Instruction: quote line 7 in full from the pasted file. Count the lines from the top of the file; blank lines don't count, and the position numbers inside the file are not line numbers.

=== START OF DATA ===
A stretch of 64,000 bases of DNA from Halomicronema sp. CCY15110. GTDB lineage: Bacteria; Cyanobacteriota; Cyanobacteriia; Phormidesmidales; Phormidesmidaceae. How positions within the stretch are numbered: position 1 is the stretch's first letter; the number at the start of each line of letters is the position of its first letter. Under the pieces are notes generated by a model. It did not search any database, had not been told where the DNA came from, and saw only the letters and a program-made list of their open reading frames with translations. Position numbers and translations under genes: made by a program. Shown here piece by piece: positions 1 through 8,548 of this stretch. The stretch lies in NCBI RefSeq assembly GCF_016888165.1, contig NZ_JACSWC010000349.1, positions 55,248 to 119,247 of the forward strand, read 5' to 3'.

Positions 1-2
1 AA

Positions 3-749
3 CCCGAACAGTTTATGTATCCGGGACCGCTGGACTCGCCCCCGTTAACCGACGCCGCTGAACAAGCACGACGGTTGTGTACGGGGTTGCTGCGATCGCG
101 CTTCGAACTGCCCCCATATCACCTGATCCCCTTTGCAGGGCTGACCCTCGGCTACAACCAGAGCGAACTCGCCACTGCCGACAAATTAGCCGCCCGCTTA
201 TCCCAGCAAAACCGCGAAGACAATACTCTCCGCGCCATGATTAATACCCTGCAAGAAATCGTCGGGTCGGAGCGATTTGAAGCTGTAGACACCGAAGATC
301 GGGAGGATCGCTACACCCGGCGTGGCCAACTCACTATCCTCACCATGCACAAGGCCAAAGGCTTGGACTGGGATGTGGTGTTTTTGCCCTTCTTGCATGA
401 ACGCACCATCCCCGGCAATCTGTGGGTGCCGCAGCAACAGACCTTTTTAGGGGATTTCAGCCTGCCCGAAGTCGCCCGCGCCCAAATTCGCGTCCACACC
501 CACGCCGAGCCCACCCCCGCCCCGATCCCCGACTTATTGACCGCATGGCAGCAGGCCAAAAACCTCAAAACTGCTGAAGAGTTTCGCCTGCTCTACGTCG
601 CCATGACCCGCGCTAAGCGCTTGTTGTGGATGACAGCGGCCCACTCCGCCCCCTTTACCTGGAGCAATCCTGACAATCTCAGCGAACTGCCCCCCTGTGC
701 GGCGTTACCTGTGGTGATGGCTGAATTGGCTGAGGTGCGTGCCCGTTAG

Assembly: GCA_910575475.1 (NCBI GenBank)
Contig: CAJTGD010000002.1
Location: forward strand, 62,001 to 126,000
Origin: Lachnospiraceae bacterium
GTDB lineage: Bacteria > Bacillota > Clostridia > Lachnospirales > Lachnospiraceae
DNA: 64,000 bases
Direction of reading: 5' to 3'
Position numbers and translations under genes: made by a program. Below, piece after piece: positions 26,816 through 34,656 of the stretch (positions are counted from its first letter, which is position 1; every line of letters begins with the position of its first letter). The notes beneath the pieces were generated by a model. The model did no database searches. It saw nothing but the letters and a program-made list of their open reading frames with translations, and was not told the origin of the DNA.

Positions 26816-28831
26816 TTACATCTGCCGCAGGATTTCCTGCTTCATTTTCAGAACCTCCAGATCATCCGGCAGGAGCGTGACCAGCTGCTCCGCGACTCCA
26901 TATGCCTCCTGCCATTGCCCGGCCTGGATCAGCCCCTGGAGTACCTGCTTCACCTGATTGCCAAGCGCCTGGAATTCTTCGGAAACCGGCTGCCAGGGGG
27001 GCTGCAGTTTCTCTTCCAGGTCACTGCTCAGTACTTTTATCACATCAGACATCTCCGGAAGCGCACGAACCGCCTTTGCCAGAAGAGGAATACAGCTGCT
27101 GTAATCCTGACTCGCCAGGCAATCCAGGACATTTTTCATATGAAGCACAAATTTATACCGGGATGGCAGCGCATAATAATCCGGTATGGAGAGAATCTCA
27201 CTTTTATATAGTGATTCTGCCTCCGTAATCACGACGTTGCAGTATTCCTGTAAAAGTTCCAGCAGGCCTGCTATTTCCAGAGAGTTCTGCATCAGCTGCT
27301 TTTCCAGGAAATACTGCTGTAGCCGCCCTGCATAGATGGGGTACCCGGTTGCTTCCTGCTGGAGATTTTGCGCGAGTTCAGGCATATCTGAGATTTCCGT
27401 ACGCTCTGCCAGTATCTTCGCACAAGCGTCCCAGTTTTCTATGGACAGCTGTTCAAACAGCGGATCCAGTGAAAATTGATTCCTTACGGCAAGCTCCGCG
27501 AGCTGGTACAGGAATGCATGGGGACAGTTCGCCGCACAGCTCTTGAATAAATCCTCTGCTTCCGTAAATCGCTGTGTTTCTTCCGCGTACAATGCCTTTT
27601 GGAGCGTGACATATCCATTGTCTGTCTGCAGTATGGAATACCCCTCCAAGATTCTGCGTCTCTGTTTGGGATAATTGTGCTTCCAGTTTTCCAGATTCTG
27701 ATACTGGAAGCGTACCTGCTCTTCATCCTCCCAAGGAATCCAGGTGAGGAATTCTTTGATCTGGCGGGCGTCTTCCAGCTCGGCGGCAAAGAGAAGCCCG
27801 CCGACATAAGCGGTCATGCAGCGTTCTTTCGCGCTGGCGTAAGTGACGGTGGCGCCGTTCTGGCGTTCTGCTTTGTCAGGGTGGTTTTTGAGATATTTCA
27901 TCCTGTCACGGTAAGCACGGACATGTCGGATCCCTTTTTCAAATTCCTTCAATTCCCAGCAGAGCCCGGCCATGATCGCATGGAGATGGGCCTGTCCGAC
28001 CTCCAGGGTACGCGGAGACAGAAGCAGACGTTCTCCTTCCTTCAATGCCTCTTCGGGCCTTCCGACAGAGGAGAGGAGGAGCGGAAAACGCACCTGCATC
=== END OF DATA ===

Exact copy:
201 TCCCAGCAAAACCGCGAAGACAATACTCTCCGCGCCATGATTAATACCCTGCAAGAAATCGTCGGGTCGGAGCGATTTGAAGCTGTAGACACCGAAGATC